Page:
Homework 2

Individual submissions due: October 26, 2018 @ 11:59pm


Obtain the Github repository you will use to complete homework 2, which contains a starter RMarkdown file named homework_2.Rmd, which you will use to do your work and write-up when completing the questions below. Be sure to save, commit, and push (upload) frequently to Github so that you have incremental snapshots of your work. When you’re done, follow the How to submit section below to setup a Pull Request, which will be used for feedback.

Individual rough draft versus the group draft

Remember that you will be working through the homework assignment individually first (this is what is due by the end of the day on October 26th), and later you will be assigned to a group where you will clean up the draft. As written in the course syllabus:

Homework assignments will completed in two stages. The first is the “rough draft” stage that each student must complete on their own. Grades for these submissions will be primarily based on the correctness of your answers to each question. The second is the “group draft” stage, which will begin approximately 3 days after the rough drafts are due. You will be assigned into groups where you will discuss the questions and assemble a final draft together. You will not know these groups beforehand, and they will change with each assignment. Grades for the group-submitted final drafts will, in addition to correctness, be based on document formatting, visualization quality, writing quality, and code style.

Both the individual rough draft and group report homework submissions are to be completed using the R Markdown format and they must successfully knit to HTML and PDF in a clean RStudio environment. In the individual submissions, full sentences are required when the question is asking for a written response. In the group reports, full sentences with proper grammar and punctuation are to be used throughout the report. The group reports should explain what you are doing with each chunk of code and to interpret the meaning of what you calculate so that a person that is not familiar with the problem could follow your logic.

Important! Several of these qucstions ask for explanations after obtaining the correct answer. For these, you do not have to write very long responses, just write enough to express the correct answer. When you are assigned into groups, that is when you will need to write everything out in full sentences.


A photograph of the Titanic leaving Southampton on April 10, 1912.

For this homework assignment, you will be exploring a dataset about the passengers on the Titanic, the British passenger liner that crashed into an iceberg during its maiden voyage and sank early in the morning on April 15, 1912. The tragedy stands out as one of the deadliest commercial maritime disasters during peacetime in history. More than half of the passengers and crew died, due in large part to poor safety standards, such as not having enough lifeboats or not ensuring all lifeboats were filled to capacity during evacuation.

This dataset presents the most up-to-date knowledge about the passengers that were on the Titanic, including whether or not they survived. This dataset is frequently used to introduce using machine learning techniques that take multiple inputs and use them to predict an outcome, in this case whether a passenger is likely to have survived. While we won’t be using a machine learning model in this assignment, there is still a lot of information that can be learned by exploring the dataset using the tidyverse suite.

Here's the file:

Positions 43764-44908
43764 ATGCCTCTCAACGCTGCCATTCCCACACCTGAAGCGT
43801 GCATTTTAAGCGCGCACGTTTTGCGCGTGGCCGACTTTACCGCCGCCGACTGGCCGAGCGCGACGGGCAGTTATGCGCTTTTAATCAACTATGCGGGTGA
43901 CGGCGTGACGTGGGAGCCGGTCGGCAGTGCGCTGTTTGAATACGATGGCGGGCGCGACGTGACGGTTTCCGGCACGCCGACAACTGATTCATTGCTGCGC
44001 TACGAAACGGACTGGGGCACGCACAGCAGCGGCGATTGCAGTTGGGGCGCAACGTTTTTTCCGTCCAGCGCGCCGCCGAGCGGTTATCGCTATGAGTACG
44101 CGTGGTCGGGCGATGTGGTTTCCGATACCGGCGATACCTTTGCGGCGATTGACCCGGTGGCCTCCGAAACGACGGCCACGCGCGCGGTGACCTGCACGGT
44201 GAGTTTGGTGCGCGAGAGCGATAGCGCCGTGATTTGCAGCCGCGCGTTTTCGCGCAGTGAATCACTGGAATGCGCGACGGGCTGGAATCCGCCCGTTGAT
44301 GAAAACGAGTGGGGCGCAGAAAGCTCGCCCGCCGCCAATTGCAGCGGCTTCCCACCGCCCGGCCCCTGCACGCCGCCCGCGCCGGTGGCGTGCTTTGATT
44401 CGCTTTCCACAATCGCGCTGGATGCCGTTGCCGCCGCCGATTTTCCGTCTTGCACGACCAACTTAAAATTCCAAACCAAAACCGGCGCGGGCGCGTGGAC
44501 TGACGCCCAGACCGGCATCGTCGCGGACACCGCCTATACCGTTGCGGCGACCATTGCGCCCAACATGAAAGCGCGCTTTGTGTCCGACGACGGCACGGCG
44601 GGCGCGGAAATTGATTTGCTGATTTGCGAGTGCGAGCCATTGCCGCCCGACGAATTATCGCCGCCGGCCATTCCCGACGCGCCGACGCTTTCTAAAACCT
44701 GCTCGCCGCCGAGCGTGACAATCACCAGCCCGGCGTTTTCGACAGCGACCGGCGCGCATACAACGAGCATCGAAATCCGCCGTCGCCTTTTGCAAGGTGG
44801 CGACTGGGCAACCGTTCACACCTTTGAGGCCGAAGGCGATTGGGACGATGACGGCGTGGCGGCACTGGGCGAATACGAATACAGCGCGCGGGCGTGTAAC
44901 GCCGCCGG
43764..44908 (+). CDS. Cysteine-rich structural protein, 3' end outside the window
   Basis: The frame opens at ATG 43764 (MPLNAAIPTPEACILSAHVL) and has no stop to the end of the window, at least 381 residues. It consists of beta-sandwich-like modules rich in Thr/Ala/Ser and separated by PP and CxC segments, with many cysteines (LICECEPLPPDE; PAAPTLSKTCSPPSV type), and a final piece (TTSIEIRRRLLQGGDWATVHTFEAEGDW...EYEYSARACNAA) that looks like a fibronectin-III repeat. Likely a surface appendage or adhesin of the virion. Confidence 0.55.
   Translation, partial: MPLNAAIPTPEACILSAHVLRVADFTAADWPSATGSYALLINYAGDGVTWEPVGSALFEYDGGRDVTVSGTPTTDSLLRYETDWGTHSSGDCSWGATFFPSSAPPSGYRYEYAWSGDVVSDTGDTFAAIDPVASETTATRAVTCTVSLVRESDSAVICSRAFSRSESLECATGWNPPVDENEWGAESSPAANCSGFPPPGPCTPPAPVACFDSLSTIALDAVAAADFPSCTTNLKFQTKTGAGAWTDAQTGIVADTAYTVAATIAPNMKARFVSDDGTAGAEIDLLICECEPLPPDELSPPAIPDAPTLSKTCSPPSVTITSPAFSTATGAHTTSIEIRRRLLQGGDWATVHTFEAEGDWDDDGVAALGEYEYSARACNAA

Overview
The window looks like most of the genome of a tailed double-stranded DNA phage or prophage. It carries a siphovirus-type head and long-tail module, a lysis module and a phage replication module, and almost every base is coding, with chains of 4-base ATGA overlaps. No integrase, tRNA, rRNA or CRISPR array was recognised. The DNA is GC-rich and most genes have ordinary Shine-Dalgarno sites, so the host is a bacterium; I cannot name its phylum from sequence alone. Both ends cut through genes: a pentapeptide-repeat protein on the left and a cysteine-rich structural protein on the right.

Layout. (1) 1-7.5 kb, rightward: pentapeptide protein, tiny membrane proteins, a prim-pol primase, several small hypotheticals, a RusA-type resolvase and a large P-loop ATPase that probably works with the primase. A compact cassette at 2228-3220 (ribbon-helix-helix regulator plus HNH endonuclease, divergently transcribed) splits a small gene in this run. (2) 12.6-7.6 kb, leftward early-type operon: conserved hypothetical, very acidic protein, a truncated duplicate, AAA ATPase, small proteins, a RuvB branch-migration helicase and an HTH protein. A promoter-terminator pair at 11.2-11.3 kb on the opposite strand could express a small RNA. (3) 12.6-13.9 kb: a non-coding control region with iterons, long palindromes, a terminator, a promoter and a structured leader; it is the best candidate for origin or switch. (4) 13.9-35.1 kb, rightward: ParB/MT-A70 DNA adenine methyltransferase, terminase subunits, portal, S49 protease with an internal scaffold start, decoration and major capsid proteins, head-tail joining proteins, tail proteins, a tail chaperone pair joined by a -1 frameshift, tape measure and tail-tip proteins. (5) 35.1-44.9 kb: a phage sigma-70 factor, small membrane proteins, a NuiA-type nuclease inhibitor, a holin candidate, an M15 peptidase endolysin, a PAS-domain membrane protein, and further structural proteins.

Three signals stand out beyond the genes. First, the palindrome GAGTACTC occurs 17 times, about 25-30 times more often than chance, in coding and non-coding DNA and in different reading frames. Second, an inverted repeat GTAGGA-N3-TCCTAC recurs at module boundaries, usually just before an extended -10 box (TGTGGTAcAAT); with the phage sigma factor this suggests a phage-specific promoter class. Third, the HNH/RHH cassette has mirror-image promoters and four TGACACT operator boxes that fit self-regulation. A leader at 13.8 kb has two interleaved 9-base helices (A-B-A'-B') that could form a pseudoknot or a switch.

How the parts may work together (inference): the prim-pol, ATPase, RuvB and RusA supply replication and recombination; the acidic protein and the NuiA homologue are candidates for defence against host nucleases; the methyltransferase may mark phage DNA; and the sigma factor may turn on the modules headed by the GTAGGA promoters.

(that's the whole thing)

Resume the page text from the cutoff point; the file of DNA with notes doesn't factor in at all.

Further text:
About the dataset

The following are the variable (column) descriptions for the dataset:1

Variable Description
pclass Passenger Class (1 = 1st; 2 = 2nd; 3 = 3rd)
survival Survival (0 = No; 1 = Yes)
name Name
sex Sex
age Age
sibsp Number of Siblings/Spouses Aboard
parch Number of Parents/Children Aboard
ticket Ticket Number
fare Passenger Fare (British pound)
cabin Cabin
embarked Port of Embarkation (C = Cherbourg; Q = Queenstown; S = Southampton)
boat Lifeboat
body Body Identification Number
home.dest Home/Destination

Also note that the following definitions were used for sibsp and parch:

Label Definition
Sibling Brother, Sister, Stepbrother, or Stepsister of Passenger Aboard Titanic
Spouse Husband or Wife of Passenger Aboard Titanic (Mistresses and Fiances Ignored)
Parent Mother or Father of Passenger Aboard Titanic
Child Son, Daughter, Stepson, or Stepdaughter of Passenger Aboard Titanic


  1. When reading in the dataset using read_csv(file = "titanic_dataset.csv"), several of the columns are converted into inconvenient data types. Fix this so that your later analysis does not run into problems. Use the col_types = cols() argument within read_csv(), see this section of R for Data Science for a review, to change the data type defaults for the following columns:

    • Convert survived to the logical data type

    • Convert pclass to the character data type

    • Convert sibsp to the character data type

    • Convert parch to the character data type

  2. Compute how many known passengers were on the Titanic. Do not just print the table, use a function to count the passengers.